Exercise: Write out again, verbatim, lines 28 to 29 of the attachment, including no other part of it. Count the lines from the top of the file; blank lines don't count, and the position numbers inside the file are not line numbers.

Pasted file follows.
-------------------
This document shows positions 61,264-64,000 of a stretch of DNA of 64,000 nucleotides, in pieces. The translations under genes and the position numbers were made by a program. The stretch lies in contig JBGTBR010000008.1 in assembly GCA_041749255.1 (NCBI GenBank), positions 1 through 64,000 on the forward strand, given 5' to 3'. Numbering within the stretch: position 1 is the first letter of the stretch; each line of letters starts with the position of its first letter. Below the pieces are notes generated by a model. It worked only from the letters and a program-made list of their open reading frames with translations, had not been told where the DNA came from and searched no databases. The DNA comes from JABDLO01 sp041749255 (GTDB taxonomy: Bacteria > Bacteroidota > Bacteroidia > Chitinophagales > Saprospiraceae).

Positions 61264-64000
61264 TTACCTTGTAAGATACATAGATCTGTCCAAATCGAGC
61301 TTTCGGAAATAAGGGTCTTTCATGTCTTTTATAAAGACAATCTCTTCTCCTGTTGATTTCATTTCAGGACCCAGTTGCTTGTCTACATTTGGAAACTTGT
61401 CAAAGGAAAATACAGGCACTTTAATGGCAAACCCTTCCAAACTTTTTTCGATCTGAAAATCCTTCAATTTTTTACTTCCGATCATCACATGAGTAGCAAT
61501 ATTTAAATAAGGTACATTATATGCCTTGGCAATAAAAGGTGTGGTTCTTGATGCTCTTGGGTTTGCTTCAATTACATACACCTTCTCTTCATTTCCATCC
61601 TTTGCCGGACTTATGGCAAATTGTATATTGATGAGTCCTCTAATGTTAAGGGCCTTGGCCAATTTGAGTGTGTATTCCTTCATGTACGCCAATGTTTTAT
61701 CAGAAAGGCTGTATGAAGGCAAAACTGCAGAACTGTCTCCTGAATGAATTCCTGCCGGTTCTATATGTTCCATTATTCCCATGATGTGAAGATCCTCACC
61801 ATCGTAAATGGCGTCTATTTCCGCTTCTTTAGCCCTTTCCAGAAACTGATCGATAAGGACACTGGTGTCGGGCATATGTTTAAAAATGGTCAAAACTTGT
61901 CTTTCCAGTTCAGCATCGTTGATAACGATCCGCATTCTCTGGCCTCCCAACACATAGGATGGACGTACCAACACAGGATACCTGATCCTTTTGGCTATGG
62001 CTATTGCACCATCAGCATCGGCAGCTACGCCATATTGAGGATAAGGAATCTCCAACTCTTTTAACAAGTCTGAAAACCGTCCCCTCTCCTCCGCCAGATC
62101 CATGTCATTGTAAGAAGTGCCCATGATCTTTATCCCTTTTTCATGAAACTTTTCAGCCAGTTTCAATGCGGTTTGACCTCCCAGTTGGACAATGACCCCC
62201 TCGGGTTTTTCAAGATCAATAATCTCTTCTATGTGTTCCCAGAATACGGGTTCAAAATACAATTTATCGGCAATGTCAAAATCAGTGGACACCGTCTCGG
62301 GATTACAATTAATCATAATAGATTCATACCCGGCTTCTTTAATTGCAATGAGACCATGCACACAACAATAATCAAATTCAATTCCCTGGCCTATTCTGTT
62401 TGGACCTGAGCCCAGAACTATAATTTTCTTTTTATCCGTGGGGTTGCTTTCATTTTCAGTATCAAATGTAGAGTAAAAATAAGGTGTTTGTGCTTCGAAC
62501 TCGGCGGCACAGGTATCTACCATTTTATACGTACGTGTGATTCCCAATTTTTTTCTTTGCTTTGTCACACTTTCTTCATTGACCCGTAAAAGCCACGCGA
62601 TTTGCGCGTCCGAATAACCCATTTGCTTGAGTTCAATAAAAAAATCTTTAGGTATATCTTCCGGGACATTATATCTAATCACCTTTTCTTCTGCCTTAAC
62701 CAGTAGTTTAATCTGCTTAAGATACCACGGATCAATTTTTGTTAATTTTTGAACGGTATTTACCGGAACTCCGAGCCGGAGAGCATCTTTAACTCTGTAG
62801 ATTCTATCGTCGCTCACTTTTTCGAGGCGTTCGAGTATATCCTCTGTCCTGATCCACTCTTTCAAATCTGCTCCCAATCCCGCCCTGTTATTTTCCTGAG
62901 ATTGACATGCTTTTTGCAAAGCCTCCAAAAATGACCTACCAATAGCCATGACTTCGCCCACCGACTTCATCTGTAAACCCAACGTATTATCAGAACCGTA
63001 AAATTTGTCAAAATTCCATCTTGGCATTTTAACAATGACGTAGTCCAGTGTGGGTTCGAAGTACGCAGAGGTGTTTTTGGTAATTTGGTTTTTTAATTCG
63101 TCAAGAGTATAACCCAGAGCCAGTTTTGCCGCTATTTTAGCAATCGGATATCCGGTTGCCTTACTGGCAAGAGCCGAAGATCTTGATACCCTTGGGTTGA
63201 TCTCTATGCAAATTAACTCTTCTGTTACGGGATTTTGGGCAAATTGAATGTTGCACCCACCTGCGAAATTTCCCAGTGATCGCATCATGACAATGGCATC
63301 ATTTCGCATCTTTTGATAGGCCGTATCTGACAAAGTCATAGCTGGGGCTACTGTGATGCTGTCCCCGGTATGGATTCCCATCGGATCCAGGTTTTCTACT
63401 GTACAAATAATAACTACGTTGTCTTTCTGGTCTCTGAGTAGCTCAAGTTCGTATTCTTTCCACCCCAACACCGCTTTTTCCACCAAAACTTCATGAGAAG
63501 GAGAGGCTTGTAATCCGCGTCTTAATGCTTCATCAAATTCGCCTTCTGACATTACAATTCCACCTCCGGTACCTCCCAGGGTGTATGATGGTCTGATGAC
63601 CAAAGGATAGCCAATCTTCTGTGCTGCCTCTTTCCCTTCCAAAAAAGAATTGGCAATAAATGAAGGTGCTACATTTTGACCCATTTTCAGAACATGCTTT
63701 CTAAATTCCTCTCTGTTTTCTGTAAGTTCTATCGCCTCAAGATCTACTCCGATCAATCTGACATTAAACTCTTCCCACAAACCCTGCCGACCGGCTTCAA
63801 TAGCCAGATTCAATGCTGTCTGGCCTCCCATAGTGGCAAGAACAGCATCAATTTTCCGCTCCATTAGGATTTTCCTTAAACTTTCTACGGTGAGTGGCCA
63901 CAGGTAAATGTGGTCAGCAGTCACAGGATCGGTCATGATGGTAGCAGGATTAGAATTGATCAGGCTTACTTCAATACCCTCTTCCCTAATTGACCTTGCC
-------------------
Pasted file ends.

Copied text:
63701 CTAAATTCCTCTCTGTTTTCTGTAAGTTCTATCGCCTCAAGATCTACTCCGATCAATCTGACATTAAACTCTTCCCACAAACCCTGCCGACCGGCTTCAA
63801 TAGCCAGATTCAATGCTGTCTGGCCTCCCATAGTGGCAAGAACAGCATCAATTTTCCGCTCCATTAGGATTTTCCTTAAACTTTCTACGGTGAGTGGCCA